These days I listen to “The Survival Podcast “ almost every day – Jack has an in-depth knowledge of Permaculture and an “Fear not and Farm on” attitude towards end of the world scenarios that are usually so rampant in the Permaculture and Survivalist world. His explanation of Permaculture on his YouTube Channel is actually also an excellent “non hippie, non socialist” introduction to the world of permaculture, to people who think that permaculture is about hippies bathing in mud-baths and “sharing the surplus”.
Jack interviewed Mark Shepard from New Forest Farm. Mark is one of those Permaculture heroes, who show us that we can grow sustainable food and make a profit. He is showing farmers how to ditch the fertilisers and pesticides and at the same time become more resilient to pressure from big box supermarkets who continuously lower prizes to the point where many farmers are close to bankruptcy.
Well the story of todays blogpost is a result of something Mark said about planting apple seeds – which struck a coord with me: He said that if every child planted a seed from every apple they ate, we would soon have a 100 new varieties of eating apples (or something along those lines).
So I have started doing that – and since apples are kept on cold storage in the supermarkets, many seeds had already sprouted when I took them out of the apple (those who weren’t have been put in the fridge in water for a few days and sprouted shortly thereafter).
Since I eat at least an apple a day, and my daughter usually does the same, and one apple contains at least 4 seeds, this amounts to something very quickly. I will actually be running out of space to plant seeds in fast if I don’t think of something to do with it.
Now some will – and indeed some have – argued that you cannot plant fruit trees from seed. And I will argue back that mother nature has done that for millennia before man invented grafting, root stock propagation etc. I know that the apple that comes out of the seed will not be “true to type”, and that I will not get uniformity by doing so.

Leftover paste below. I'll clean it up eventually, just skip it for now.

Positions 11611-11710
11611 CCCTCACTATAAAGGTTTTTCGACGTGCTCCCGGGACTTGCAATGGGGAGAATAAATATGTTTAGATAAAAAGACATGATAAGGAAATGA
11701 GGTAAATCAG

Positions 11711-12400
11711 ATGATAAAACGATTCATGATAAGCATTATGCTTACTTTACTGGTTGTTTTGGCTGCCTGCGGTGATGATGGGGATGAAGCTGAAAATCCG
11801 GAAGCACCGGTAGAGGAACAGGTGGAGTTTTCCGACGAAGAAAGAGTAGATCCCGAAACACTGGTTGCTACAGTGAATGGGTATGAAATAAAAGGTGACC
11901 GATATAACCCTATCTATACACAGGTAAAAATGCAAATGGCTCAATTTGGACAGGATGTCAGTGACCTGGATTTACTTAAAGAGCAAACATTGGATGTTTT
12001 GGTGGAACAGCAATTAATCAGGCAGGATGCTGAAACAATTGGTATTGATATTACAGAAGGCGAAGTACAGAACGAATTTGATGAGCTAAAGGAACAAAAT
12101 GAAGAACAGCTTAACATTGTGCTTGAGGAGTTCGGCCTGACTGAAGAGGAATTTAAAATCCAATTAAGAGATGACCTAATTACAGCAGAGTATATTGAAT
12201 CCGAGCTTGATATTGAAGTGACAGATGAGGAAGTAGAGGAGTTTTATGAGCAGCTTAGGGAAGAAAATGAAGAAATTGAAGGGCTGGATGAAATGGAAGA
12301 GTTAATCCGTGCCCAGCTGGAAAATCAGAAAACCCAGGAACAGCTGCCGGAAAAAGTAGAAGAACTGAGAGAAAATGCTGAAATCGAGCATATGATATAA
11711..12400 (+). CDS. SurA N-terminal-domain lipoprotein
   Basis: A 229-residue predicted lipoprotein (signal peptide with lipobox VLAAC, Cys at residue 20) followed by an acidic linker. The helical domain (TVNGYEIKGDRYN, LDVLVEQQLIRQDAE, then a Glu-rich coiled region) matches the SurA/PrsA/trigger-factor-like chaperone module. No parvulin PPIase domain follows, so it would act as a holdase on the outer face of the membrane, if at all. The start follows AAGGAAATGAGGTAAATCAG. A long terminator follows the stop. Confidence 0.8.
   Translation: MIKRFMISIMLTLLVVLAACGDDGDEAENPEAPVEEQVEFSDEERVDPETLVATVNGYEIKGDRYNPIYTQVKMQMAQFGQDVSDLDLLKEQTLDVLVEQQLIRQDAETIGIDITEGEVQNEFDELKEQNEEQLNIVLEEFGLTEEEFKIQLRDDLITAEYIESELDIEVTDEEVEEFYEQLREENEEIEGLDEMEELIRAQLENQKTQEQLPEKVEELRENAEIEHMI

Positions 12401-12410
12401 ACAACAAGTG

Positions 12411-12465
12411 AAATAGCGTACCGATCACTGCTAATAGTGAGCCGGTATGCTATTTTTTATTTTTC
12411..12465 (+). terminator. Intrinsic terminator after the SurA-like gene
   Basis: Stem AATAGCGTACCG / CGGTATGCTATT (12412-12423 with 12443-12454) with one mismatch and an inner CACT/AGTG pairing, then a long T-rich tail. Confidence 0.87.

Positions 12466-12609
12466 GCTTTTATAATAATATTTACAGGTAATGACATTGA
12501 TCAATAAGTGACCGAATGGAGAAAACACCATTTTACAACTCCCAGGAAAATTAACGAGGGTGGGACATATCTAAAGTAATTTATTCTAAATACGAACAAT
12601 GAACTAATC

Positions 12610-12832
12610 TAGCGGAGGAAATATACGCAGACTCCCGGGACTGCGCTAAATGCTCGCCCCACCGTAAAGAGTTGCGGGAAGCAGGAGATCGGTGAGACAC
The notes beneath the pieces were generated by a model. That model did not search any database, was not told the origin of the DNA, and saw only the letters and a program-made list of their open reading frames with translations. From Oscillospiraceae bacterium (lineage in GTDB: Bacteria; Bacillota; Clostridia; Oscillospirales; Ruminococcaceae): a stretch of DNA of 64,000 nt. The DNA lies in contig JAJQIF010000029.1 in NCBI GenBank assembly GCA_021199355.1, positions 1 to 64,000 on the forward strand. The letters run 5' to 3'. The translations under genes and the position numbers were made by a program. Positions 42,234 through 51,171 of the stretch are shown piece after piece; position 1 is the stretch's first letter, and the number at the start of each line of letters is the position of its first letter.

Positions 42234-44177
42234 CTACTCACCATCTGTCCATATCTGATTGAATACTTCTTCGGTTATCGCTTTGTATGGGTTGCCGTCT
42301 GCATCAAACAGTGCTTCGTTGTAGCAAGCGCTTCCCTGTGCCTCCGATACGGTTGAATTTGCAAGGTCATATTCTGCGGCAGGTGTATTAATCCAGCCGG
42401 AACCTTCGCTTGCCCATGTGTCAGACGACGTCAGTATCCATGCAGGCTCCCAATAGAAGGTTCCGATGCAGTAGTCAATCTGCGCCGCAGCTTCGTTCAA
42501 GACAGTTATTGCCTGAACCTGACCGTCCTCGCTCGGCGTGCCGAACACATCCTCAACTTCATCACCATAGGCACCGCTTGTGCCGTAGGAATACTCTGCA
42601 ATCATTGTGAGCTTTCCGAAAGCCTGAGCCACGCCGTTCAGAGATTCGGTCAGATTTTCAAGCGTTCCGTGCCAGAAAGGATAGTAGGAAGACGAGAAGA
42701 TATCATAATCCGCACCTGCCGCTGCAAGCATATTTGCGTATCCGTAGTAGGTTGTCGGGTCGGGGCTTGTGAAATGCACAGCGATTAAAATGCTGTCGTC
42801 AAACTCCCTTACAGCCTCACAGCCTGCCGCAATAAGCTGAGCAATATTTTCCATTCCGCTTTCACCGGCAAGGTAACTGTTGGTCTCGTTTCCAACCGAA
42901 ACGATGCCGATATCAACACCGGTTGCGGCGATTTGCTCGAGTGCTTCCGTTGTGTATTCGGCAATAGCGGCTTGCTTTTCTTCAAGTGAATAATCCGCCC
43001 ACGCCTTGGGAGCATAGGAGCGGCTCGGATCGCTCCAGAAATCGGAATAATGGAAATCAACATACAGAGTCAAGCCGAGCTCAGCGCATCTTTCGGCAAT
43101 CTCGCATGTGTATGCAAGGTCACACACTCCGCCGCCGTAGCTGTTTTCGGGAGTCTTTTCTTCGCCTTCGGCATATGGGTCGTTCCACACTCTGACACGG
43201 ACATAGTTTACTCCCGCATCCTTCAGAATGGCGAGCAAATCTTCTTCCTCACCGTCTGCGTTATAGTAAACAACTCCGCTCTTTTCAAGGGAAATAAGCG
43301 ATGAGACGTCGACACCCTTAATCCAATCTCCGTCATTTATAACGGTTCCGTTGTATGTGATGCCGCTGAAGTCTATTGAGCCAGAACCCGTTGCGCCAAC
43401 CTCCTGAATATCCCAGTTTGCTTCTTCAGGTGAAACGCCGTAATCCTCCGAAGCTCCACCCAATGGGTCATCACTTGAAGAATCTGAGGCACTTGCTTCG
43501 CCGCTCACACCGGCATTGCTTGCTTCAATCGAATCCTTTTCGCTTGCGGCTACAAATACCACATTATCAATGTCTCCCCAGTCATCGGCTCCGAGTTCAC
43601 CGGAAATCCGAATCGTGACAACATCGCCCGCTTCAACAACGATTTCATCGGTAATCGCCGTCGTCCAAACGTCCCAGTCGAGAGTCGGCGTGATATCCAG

I know all that – but that is not the point of growing apples from seed. The point is biodiversity. I may not get a good eating apple – or maybe I will get one out of the hundreds of little trees that comes out of my daily apple-eating. First of: More biodiversity gives us more disease resistance, which means less need for fighting pests. We may not get a good eating apple, but instead we might get an apple that makes great cider, or an apple that make for good pig food (and porc chops finished on apples should be some of the best meat in the world).
If I can grow 8 apple trees pr day … or even just one – I can grow a hedge in my garden pretty fast, and even if it never gives me any apples that I like, they will bloom and give food for bees in the spring, and they will hold on to the soil, and hold ducks in and produce biomass. I will be able to feed a goat with the leaves and branches that I cut of and use the wood in my pizza-oven or a rocket mass stove, or for smoking fish, and if I have too much of it I can cut it into woodchips and use it for mulch. Or I can graft an apple onto the root, which I do like, and then the root stock will have been free of cost.
The point is that in Permaculture we don’t grow apple-trees for the fruit alone – function stacking is at the hart of Permaculture, and in that respect, and apple tree has many functions aside of producing apples.
And if I am lucky – in the course of a lifetime, I might grow an apple that I can name after myself “The Granny Hoff” apple or something kind of like it (and that is actually part of the story behind the famous Granny Smith Apple).